Strategic thinking is generally characterized as thinking about the future with a focus on moving the organization forward. The important attributes of strategic thinking are:
A long-term view. Most strategists tell me they work three to five years out though some look out as much as ten years. The length of time has more to do with business cycles and marketplaces than methodologies. The key is to get sufficiently beyond the current planning horizon to have the ability to materially affect the next planning cycle.
A big picture view. Small problems often require strategic solutions, but most strategic thinking focuses on big issues like growth and transformation. Systems thinking is the typical style as strategists attempt to understand the complete operational and contextual picture. The downside of big picture thinking is that it is easy to miss important implementation concerns. Just one of many reasons we need tactical thinking too.
Exploring. Strategic thinking is exploratory, looking for possibilities and opportunities. This is the attribute that most frustrates the more tactical thinkers. They want to focus on things they KNOW will work. Creativity is the critical thinking skill required for exploration.
Testing. Much of strategic thinking is idea testing. Which of these ideas will work? Which ideas even make sense? Which options are the most valuable? Which create the most challenges for the organization? Do we have the capability to pull this off?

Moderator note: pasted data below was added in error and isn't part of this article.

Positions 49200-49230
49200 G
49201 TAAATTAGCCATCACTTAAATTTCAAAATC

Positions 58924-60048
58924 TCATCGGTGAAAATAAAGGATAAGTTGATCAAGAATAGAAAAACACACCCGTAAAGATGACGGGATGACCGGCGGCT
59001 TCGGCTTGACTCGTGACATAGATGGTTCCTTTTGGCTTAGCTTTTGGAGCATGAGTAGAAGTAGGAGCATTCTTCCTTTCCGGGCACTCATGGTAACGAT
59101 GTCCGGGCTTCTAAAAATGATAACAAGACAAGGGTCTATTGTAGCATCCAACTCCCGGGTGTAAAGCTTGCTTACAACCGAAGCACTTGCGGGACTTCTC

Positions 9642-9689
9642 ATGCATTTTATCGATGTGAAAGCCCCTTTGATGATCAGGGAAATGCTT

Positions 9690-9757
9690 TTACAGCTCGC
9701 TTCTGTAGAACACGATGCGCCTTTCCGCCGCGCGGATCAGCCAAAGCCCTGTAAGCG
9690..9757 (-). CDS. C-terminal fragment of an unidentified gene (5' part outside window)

Tactical thinking is characterized by making in-the-moment decisions to get things done. Attributes of tactical thinking are:
Short-term view. Tactical thinking focuses on current plans, projects, and problems. The typical timeframe is 12 to 18 months but can be much shorter – sometimes days. The big question is how we make progress TODAY.
Narrow solutions. The goal of tactical thinking is to reduce the “clutter of strategic thinking” and get to some actionable element. The tactical thinker is constantly scoping work into something that is clearly manageable and within the organization’s current capabilities. This often leads to resolving symptoms while not addressing the core problem. The tactical thinker sees this as an appropriate tradeoff while the strategic thinker sees it as a failure to follow the plan.
Safe choices. Most tactical choices are safe choices. Tactical thinkers are highly time sensitive. There just isn’t time for creativity. They want to leverage current capabilities. Additional risks slow down decisions and ultimately cause more rework. The safe choice is “do what works”.
Postpone solving the hard problems. Tactical thinkers do not ignore big issues. The just set them aside to make more tangible progress on pressing (short-term) issues today. They see getting to the ultimate goal as a series of plays where their job is to move the ball forward, not throw a touchdown pass.